Report Shows 2019 Crop Continues to Lag
Cooperative fall weather is always important to Upper Midwest farmers. It will be especially important this year, with most area crops still far behind their normal development.
The weekly crop progress report, released July 22 by the National Agricultural Statistics Service, an arm of the U.S. Department of Agriculture, found that the maturity of area crops, especially corn and soybeans, continues to lag their five-year averages.Will Lag Continue?
China To Allow Some Buys of U.S. Corn, Cotton and Pork Tariff-Free
Bloomberg reports the Chinese government has approved several of its companies to buy U.S. corn, sorghum, and pork without having to pay those big tariffs in place between the U.S. and China.
Bloomberg reports textile mills were given permission to purchase a total 50,000 tons of U.S. cotton without paying the 25% retaliatory duty. It says sources report a number of companies will also be exempt from the tariffs on American pork, corn, and sorghum.
Bloomberg also reports the move follows the approval of some 3 million tons of U.S. soybeans for purchase with tariff waivers.Read The Bloomber Report
Pilot Program To Introduce Agriculture Education Into Georgia Elementary Schools
A three-year pilot program is set to begin, aimed at incorporating agriculture education into Georgia elementary schools.
Cogburn Woods Elementary in Fulton County and Hill City Elementary in Pickens County are among the 20 schools taking part.
Christa Steinkamp with Georgia Agricultural Education says when many people think of agriculture, food is the first thing that comes to mind, but it’s actually much more.Will More Crops Continue?
48% Of Farmers Say Their Corn Crop Is Below Average
Forty-eight percent of U.S. farmers say they expect their corn crop will deliver below-average yields this harvest, according to a Farm Journal Pulse survey conducted on Tuesday.
Of the 1,082 farmers who responded to the survey, 12% say they didn't get their crop planted. Only 10% of farmers surveyed say their crop is above average this year. See complete results at http://pulse.farmjournalmobile.com/index.php?campaign_id=492See Full Results.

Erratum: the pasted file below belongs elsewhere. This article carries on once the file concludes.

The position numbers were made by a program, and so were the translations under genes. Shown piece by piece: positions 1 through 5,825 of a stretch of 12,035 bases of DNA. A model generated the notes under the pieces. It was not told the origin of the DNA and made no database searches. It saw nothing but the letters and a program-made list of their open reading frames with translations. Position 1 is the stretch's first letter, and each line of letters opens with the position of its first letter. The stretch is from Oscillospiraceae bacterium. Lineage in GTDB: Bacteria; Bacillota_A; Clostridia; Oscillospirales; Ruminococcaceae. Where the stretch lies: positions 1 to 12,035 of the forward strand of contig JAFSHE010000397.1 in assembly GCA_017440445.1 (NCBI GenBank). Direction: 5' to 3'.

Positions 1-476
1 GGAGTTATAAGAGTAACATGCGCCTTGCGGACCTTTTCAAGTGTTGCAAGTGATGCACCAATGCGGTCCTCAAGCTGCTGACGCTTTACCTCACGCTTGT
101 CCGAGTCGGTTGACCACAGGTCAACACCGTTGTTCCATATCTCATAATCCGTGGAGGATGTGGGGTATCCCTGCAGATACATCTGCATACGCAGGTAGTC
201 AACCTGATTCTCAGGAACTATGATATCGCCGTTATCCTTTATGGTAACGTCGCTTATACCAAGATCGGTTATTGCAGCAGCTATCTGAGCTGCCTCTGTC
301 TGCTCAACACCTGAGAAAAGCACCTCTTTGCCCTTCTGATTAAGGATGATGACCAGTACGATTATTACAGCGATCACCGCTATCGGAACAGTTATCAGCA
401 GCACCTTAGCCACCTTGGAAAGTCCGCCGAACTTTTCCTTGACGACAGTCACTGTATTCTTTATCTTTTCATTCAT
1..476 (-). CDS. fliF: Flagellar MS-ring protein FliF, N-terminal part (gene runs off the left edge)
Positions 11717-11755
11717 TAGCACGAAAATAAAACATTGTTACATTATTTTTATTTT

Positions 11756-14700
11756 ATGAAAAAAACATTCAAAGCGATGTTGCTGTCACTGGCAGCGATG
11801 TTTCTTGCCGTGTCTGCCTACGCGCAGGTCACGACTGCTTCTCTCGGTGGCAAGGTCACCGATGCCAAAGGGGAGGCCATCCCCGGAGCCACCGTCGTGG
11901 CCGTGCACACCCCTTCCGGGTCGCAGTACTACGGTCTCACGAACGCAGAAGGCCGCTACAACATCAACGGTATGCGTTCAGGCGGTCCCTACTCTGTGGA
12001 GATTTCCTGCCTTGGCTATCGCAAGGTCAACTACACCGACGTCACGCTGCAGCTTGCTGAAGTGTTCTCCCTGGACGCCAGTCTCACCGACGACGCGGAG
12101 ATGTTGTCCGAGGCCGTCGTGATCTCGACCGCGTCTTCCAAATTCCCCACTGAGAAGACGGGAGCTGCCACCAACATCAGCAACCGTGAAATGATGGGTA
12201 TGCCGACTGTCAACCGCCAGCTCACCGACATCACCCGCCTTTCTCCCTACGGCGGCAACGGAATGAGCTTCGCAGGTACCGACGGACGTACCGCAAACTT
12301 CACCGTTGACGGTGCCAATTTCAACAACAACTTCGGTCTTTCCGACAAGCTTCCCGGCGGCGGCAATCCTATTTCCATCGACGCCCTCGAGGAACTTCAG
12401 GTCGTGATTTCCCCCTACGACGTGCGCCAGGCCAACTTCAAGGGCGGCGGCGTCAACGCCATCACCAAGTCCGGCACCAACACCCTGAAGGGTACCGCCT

Meteorologists Affirm Farmer Angst About Summer Heat, Early Frost
Mother Nature has thrown farmers curve ball after curve ball in the 2019 growing season. First a long, late and historically wet winter delayed planting for much of the Corn Belt. Now, many farmers are facing hot dry weather and losing sleep over the thought of an early frost. Unfortunately, Kirk Heinz and Michael Clark of BAMWX.com validated those fears on an episode of AgriTalk this week.
“Into the Ohio Valley and Tennessee Valley area, if you can envision from there to the desert southwest with a with a void in the middle, from [tropical storm] Barry, that's where the risk is keeping things too dry,” Heinz explained adding a pressure ridge will continue to keep that area dry between now and July 23. “It's been wet, but you know, hey, we're kind of turning things around.”What Weather Is Coming?
2019 Tariff Aid May Not Be Enough to Revive Sluggish Farm Economy
2019 is a year many farmers will never forget. A brutal spring continues to leave marks in fields, and for some farmers, the rains didn’t let up once summer hit.
“It's been one for the books this year,” says Mike Cochenour, a farmer in Spencer County, Ind. “We've seen unprecedented water in the springtime, especially starting about Memorial Day. We've had relentless rain through June.”
The rains created widespread variability, not just county to county, but field to field.Will Tariff Aid Be Enough?